Habit MakingI am not a runner. I grew up playing sports: baseball, soccer, football…anything with a ball. I never considered running around a track to be “fun.” I still don’t.

However, I love to exercise. I enjoy the discipline. I like setting goals. I appreciate the many benefits. And I have found that having a work-out partner is beneficial for a number of reasons. One reason is discipleship. “Iron sharpens iron” (Prov 27.17). So a few years ago, I started running with a guy in my local church. Before I knew it, he had signed me up for a 10K, and I actually enjoyed it. I ran it again the next year, and again the next.

Over the past few years, I’ve been more focused on goal setting. A few weeks ago we posted a message by Mark Driscoll titled “Reverse Engineering Your Life.” His message pushed me to be more intentional to plan annual goals. My goals typically revolve around Zig Ziglar’s “Wheel of Life.” Chris Locurto gives a good explanation of The Wheel here: ( Another great resource from Zig and Tom Ziglar is here: ( This year, I set a new goal for myself: running a marathon.

People have asked me before if I’ve ever run a marathon. “No. Never. No interest whatsoever.” But I turned 40 this year and got a crazy idea: “Why NOT run a marathon as a 40 year-old?” I love biking and have been in a few bike races. The races always pushed me to train harder, eat better, and really focus on the goal, and I knew running a marathon would do the same thing. Well guess who ran his first marathon? The 40 Year-Old (Marathon) Virgin. It became a “bucket list” item, and I have now crossed it off my list. And I’m sure that I will not run another one! I’m done. Mission accomplished!

I’ll be honest—it was brutally difficult. My primary goal was to finish, to simply walk across the finish line. I didn’t set any land speed records. In fact, my time was pretty pathetic. But I finished the race. There were times when I wondered if I might not make it. I consistently had to encourage myself: I’m halfway there. Only 8 miles to go. 6 miles left. Finish strong.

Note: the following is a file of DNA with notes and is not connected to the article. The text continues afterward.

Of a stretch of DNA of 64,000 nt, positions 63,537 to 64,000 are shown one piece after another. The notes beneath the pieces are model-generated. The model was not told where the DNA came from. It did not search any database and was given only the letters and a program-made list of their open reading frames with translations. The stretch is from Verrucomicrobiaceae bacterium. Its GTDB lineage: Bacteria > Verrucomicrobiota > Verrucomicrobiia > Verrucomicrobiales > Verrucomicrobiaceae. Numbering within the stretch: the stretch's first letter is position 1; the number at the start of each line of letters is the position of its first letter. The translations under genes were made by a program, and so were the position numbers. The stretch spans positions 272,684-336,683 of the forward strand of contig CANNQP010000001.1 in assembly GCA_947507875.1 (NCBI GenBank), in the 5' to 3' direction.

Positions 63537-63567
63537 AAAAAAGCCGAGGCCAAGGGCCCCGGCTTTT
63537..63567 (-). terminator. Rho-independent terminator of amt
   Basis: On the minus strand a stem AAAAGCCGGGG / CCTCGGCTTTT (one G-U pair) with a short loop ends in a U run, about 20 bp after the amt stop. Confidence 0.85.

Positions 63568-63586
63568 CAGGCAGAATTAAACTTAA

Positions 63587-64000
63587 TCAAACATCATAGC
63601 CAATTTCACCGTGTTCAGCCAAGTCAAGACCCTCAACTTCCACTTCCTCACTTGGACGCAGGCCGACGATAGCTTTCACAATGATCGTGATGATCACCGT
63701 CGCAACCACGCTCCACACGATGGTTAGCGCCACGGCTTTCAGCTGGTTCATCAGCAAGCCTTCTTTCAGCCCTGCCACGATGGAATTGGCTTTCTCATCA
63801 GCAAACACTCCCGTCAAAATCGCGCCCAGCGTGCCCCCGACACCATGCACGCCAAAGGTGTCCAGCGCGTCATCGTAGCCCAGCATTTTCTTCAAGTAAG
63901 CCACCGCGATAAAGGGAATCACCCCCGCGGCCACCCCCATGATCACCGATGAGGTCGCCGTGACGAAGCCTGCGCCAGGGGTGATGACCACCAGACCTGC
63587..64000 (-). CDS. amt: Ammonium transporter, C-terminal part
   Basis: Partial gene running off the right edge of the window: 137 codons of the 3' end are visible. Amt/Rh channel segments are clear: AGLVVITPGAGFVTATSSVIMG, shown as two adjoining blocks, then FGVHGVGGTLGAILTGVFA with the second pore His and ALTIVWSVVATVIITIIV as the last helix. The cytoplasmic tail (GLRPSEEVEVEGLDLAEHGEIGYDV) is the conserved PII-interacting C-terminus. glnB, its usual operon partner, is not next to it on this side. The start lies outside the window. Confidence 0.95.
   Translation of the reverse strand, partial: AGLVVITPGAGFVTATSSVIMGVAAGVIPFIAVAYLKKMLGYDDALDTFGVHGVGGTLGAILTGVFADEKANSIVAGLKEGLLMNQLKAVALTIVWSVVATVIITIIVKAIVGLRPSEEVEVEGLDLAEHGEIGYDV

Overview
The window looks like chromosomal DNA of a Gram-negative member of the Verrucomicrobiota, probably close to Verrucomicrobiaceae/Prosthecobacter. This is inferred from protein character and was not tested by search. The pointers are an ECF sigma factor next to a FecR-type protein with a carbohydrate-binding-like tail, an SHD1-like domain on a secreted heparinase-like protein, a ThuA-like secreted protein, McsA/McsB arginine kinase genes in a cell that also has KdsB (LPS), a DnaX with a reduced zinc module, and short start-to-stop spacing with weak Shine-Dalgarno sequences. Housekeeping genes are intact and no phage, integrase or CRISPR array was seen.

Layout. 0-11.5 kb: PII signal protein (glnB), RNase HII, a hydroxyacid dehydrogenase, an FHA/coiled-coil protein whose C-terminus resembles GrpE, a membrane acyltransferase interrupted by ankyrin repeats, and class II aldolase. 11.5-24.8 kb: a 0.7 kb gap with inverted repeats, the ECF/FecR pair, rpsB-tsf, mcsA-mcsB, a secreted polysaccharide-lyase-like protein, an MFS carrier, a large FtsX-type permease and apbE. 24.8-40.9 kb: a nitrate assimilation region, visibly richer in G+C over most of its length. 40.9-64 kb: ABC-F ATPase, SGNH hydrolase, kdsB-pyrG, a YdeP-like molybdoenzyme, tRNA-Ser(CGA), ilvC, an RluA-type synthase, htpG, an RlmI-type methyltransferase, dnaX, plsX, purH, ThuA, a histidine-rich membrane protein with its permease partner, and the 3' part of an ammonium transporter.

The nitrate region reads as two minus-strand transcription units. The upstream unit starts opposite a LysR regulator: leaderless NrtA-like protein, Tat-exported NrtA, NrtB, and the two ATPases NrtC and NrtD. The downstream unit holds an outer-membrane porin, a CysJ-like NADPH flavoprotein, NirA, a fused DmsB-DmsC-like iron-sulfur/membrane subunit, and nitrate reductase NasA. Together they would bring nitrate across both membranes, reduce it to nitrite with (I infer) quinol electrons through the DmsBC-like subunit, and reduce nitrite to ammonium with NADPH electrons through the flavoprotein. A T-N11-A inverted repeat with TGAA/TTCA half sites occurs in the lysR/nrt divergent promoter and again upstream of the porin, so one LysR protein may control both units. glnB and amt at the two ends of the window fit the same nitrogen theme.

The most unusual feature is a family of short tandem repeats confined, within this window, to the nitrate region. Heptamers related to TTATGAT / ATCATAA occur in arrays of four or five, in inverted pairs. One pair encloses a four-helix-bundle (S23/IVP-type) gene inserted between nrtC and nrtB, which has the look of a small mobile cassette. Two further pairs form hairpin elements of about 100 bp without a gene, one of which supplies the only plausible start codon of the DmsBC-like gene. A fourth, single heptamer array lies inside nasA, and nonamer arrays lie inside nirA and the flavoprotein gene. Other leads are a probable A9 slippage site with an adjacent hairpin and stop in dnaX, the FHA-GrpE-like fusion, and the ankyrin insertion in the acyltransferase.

I’m not trying to encourage you to run a marathon. Like I said, I’m not going to do it again. However, Hebrews 12.1 tells us to “run with endurance the race that is set before us.” In his final letter, Paul tells Timothy, “I have fought the good fight, I have run the good race, I have kept the faith” (2 Tim 4.7).

Hear me clearly: I’m not saying that men have to physically run. Can you be a biblical man and not physically run? Yes. But I do think that running is a great analogy for life. I want to be able to stand with Paul at the final finish line and say, “I fought a good fight. I ran a good race.”

Are you “running” a good race? Are you running to win the prize (see 1 Cor 9.24-27)? Or have you given up? As biblical men, I pray we finish well, even when the race gets hard and we feel like quitting.

One of my favorite quotes comes from Teddy Roosevelt. It challenges me to fight the fight and persevere—to be the man in the arena, not a cold and timid soul…

It is not the critic who counts, not the man who points out how the strong man stumbles, or where the doer of deeds could have done them better. The credit belongs to the man in the arena, whose face is marred with dust and sweat and blood, who strives valiantly . . . who knows the great enthusiasms, the great devotions, who spends himself in a worthy cause, who at the best knows in the end the triumph of high achievement, and who at the worst, if he fails, at least fails while daring greatly, so that his place shall never be with those cold and timid souls who neither know victory nor defeat. 

Theodore Roosevelt